Daily Trust (Abuja)

29 December 2012

Nigeria: Jamboree of Spree Overheads (II)

At the time of submitting this page last week, the House of Representatives was debating the request of N161 billion which President Jonathan asked for in order to service fuel subsidy scheme. The House approved of the request in spite of the fury that initially greeted the presidential request in the two chambers of the National Assembly. In any case, many Nigerians were not amazed by the double-standard approach of the lawmakers whose actions (as widely believed today) are never to match their words.

The N161 billion must be lodged in the "Forbidden Fruits (FF)" account and never to be tampered with by any of the fraudulent oil and gas outfits officially designed for pilfering public funds including the Excess Crude Account (ECA); Sovereign Welfare Fund (SWF); Amnesty Programme (AP); PPPRA; NNPC; PPMC; DPR; SURE-P; etc.

To continue from where we stopped in the first part of this discourse, I present below a conservative catalogue of proposals on how government could use the "FF" account to impact positively, even if it were in few sectors, on the life of Nigerians. The "woodcarvers" who seem to have lost sensitivity to the plight of Nigerians in deciding what to "carve" for ordinary citizens with the nations resources could pick just few critical areas such as education, agric, health, and transport to provide the "little" they could with the "FF" funds, which balance in the first part of this piece stood at N451.4 billion. Are you surprised that power sector is not included in the list of areas recommended for intervention with the "FF" funds? I just feel we have had enough wastages, misappropriations, sabotages, stealing, deceptions and mendacious collaborations in that sector.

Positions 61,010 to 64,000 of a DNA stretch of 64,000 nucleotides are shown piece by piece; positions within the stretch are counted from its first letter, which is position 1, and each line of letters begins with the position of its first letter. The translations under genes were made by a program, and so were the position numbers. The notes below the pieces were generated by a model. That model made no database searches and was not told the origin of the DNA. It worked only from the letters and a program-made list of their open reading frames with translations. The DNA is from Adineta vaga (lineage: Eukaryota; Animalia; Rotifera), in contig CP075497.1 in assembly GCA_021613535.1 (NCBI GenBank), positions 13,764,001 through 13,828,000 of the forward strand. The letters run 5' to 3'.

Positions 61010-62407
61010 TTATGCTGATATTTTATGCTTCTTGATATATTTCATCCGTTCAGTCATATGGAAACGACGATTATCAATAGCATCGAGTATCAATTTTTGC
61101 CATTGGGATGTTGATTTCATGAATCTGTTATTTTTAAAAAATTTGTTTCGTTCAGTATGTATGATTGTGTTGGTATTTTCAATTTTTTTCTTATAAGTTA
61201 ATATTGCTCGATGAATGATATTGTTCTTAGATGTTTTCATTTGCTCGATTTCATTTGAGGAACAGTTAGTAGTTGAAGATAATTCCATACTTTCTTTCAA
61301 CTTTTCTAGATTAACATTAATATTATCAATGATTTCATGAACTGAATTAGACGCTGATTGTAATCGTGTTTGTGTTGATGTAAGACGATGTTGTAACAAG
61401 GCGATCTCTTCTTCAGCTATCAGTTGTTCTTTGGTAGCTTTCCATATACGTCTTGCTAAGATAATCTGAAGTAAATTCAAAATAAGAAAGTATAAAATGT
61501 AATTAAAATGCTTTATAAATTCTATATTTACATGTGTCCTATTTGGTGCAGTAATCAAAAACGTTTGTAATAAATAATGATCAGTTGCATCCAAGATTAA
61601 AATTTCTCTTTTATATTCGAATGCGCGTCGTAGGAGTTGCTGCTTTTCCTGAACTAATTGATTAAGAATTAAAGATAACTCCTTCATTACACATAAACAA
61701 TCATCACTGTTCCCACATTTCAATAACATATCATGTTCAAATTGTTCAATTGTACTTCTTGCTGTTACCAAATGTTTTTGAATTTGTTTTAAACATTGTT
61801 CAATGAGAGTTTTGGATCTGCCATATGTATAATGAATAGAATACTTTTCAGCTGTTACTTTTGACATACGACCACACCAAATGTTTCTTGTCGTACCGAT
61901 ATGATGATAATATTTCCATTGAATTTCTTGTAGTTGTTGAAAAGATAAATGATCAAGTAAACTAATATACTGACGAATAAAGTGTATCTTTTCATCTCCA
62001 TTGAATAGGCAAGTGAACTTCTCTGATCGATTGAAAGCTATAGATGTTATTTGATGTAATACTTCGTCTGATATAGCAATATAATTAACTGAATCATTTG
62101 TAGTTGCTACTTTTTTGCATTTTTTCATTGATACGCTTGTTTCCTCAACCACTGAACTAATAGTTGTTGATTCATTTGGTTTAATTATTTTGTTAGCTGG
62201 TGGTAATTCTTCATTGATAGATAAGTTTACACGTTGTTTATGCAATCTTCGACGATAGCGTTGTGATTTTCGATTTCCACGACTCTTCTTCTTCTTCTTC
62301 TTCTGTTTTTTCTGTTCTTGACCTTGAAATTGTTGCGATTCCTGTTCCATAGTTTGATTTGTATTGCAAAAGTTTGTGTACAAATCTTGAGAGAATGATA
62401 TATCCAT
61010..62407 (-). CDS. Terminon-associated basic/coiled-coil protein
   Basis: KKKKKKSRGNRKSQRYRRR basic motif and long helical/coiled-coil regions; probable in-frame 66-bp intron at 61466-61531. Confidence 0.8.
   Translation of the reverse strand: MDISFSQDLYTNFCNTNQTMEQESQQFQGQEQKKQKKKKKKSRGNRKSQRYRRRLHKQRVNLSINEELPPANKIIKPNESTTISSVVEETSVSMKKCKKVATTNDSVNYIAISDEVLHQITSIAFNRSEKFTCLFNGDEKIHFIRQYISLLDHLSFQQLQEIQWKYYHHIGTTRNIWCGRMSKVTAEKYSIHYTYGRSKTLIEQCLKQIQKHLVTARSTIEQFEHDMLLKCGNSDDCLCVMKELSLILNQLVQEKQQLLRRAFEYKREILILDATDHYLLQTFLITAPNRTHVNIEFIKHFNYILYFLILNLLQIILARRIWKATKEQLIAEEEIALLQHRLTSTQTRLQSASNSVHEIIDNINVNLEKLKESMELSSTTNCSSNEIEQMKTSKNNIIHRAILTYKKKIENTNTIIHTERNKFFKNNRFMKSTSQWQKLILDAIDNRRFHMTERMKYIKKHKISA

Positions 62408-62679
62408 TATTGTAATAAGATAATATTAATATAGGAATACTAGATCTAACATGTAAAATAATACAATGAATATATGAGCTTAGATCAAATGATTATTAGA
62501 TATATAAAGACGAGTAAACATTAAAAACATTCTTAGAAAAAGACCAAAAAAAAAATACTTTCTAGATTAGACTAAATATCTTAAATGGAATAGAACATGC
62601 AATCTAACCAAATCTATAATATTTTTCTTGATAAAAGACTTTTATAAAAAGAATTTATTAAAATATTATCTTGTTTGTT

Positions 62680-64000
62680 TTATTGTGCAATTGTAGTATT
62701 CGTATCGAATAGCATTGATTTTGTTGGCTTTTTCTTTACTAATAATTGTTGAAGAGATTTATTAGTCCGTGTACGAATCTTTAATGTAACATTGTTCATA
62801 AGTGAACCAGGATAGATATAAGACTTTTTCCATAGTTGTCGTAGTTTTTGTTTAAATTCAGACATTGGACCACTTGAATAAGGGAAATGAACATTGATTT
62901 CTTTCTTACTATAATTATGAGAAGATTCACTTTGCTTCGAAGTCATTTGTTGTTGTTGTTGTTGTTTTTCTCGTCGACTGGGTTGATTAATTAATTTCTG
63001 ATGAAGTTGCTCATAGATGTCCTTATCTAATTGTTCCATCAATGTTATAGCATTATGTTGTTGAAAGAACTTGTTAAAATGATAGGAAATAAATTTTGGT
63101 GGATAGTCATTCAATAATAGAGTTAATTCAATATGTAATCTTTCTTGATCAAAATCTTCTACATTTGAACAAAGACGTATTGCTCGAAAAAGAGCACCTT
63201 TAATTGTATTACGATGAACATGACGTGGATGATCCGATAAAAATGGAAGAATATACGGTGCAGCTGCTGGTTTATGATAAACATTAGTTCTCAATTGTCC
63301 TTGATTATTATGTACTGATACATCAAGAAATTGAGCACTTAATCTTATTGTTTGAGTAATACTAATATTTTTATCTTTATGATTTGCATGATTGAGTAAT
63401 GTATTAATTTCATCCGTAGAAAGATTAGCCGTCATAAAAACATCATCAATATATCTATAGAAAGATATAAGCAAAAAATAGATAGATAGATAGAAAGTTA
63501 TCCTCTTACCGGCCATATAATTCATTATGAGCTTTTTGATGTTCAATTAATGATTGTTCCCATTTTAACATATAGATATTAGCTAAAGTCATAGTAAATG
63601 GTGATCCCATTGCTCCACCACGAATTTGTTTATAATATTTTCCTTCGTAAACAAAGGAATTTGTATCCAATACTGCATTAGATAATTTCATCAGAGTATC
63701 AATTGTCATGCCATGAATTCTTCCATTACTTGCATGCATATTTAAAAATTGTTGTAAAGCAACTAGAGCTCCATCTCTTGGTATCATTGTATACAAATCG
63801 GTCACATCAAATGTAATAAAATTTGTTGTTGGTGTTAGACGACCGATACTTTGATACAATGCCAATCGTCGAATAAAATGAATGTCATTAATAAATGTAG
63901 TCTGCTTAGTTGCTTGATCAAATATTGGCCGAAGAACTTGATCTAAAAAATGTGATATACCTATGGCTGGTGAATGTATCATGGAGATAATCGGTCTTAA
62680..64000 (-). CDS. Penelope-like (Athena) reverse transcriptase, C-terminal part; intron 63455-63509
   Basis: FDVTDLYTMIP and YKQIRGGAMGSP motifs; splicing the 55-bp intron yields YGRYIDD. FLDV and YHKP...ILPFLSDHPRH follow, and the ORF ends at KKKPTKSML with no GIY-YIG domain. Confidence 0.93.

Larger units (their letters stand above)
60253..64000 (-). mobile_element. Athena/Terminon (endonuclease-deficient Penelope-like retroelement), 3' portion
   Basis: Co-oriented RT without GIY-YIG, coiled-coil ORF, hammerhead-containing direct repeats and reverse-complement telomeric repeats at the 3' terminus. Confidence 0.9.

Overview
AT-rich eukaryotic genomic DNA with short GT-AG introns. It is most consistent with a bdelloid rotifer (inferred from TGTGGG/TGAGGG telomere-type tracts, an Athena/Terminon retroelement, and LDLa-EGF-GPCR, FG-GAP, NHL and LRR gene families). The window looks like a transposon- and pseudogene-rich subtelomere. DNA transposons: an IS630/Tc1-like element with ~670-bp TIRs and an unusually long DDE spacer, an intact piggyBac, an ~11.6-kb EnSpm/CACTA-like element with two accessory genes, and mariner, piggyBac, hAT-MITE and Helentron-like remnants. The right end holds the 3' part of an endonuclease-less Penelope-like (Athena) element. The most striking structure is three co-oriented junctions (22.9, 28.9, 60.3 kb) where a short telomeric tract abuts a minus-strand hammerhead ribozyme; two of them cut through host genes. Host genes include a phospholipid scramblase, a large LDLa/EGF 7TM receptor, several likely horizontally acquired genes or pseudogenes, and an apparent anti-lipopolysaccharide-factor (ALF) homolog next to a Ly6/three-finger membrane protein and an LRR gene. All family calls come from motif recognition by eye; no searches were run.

Out of the N451.4 billion in the "FF" account, each of the 34 Federal Universities in the country should receive N1 billion. This is to be used for giving a face-lift to the dilapidated physical structures on the campuses; provide essential teaching and learning materials in the laboratories, workshops, theatres, farms; update libraries with current research information and data in soft and hardcopies on various fields of study; and improve upon the state of classroom furniture and hostel accommodation for students. On no account must part of the N1billion naira be used by universities to service tours undertaken by university staff including vice chancellors. A total of N34 billion is required for this initiative. I recommend that the sum of N100 million be spent on one Basic Education School in each of the 774 Local Government Areas (LGAs) in the country with a view to making each a model (at global standard) for other Basic Education Schools in the area. N77.4 billion is needed for this proposal. Similarly, I propose that N40 million is used to purchase school buses in all the 774 LGs for conveying pupils to and fro their schools at subsidized fares. A total of N30.9 billion (N40 million multiplied by 774 LGs) would be required for this scheme. When the monies proposed for the various projects in the education sector are added up together: N34 billion plus N77.4 billion plus N30.9 billion; the sub-total for education shall be N142.3 billion.